Chapter 3. Simple projects: input and output


This chapter covers

  • Looking at the analog world
  • Reading an analog input
  • Producing sound from a speaker
  • Building a pentatonic keyboard

In the previous chapter, we looked at the digital side of the Arduino, building a series of incremental projects that showed off Arduino features like digital inputs and outputs and interrupts. In this chapter we’re going to look at another aspect of the Arduino and how it interfaces with the world around us.

In basic terms, the world around us can be split into two parts—digital and analog—and in this chapter we’re going to investigate interacting with the analog part. We’ll once again start from a basic component, a potentiometer, which reads analog inputs into the Arduino. Then we’ll experiment by adding a sensor—a piezo transducer that can be used as an analog input or output. We’ll round up by adding four more piezo transducers and a small speaker to build a working five-key pentatonic keyboard.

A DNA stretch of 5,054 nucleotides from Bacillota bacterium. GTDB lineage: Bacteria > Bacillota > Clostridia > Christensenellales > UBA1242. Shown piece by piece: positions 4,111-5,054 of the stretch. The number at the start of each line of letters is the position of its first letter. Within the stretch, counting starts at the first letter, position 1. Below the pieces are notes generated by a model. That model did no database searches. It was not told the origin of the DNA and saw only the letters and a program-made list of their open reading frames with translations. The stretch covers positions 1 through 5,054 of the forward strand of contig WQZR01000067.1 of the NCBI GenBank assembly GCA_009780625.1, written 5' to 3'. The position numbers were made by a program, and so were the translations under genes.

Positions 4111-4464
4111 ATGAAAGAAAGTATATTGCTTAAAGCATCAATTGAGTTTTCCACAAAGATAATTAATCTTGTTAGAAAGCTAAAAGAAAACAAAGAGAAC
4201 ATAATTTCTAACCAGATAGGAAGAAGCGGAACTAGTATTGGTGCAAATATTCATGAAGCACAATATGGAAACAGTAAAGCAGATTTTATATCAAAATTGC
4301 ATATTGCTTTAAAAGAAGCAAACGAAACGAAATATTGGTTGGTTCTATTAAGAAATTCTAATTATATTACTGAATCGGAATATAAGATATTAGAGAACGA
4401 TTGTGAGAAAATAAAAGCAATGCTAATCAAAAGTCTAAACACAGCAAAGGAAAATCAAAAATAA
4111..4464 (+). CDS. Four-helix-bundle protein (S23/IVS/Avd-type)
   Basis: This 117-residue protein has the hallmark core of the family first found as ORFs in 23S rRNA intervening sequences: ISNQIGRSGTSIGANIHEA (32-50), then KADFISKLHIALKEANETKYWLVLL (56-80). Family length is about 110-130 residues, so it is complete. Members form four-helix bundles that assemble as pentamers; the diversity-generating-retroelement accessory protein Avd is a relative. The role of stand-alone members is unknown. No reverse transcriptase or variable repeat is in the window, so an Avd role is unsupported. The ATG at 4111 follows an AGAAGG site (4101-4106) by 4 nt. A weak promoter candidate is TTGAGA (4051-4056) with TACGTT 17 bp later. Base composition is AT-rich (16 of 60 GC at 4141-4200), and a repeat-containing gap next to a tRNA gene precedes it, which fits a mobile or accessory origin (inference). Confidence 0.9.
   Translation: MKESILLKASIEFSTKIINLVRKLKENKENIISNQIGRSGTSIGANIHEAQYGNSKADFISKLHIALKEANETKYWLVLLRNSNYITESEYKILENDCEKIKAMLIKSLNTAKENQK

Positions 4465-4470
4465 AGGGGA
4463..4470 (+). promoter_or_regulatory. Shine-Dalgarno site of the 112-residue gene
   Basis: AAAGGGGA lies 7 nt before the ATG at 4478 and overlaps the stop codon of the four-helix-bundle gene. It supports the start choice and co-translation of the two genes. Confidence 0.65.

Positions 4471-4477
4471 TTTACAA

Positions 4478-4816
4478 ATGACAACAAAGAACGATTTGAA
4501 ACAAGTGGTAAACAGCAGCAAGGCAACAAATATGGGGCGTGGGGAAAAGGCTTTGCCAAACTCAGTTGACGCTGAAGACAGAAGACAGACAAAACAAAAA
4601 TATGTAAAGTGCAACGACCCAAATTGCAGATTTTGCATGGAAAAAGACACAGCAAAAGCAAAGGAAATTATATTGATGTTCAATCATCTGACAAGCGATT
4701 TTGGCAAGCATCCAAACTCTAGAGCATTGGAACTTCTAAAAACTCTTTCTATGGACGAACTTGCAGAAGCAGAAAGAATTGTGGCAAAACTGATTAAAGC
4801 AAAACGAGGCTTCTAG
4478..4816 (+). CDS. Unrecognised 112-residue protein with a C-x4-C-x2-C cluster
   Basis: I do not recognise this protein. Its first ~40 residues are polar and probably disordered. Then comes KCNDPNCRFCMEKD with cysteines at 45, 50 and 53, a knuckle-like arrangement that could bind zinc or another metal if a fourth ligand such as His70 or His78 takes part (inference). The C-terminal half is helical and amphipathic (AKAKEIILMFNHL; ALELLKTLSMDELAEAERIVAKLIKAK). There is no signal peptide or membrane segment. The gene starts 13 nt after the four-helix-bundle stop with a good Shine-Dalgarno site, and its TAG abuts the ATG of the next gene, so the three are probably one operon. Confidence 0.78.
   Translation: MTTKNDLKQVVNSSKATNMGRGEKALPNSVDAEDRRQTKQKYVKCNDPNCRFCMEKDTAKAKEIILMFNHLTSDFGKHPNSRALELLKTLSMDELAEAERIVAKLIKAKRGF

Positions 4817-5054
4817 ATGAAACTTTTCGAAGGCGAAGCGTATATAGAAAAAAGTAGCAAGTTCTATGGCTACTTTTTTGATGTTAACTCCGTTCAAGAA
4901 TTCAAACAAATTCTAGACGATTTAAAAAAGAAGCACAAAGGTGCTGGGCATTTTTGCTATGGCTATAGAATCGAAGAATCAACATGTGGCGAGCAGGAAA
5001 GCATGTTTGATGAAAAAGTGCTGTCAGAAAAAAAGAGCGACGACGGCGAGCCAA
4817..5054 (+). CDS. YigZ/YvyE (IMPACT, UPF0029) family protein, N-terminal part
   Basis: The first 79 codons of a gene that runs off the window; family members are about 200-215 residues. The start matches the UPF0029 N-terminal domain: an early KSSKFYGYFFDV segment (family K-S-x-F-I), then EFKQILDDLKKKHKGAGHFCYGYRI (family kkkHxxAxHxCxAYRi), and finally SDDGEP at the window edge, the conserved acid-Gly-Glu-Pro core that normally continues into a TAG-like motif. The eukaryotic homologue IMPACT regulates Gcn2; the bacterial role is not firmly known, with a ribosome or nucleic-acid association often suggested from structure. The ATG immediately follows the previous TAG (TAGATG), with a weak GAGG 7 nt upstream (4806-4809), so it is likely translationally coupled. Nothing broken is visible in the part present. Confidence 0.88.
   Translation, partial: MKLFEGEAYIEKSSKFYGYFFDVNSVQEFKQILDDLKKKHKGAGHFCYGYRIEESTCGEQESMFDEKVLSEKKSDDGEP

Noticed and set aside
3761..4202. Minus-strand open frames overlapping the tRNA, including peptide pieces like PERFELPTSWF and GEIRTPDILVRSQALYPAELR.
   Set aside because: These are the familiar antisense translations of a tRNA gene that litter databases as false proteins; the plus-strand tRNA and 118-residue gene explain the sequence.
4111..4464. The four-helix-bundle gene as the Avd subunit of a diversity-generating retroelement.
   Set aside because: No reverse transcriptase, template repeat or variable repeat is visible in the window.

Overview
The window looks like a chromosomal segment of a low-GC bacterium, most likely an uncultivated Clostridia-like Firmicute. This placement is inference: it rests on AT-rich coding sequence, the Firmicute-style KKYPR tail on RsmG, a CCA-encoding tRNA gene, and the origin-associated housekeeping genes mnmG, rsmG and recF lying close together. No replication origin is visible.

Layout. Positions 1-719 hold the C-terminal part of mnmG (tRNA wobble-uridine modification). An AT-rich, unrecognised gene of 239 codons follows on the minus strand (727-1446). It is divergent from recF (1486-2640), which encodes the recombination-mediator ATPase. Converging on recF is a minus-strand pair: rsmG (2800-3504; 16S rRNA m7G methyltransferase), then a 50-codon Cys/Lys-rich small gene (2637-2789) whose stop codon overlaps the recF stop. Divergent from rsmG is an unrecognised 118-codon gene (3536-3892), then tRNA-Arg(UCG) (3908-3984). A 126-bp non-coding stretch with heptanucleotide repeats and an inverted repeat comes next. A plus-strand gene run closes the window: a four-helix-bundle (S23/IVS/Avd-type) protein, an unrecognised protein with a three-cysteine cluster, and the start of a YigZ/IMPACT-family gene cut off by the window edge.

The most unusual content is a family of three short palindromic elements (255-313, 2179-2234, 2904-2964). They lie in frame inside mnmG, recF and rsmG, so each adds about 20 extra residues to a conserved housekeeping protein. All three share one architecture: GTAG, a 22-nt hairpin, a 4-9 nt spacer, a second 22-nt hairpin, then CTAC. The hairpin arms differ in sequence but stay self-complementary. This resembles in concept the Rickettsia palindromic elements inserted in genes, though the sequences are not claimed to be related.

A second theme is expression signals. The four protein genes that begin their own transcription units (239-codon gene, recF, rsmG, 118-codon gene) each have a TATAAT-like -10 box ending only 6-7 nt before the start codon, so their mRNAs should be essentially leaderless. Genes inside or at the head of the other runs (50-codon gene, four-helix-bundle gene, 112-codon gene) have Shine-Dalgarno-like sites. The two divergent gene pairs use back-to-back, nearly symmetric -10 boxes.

These are the components required to complete this chapter:

  • An Arduino board.
  • A breadboard and a selection of jumper leads.
  • A small potentiometer. (A trimpot is ideal, as it can easily plug into a breadboard.)
  • Five zener diodes, 0.5 watt 5V1. (We used a BZX55C5V.)
  • Five uncased piezoelectric transducers (knock sensors) with wire connectors.
  • Five resistors, 1M ohm (1 mega ohm).
  • One resistor, 1k ohm.
  • A small speaker, 8 ohm.

Let’s start by learning the basics of working in analog.

3.1. Time to get analog

3.2. A piezoelectric transducer

3.3. Making a pentatonic or five-tone keyboard

3.4. Summary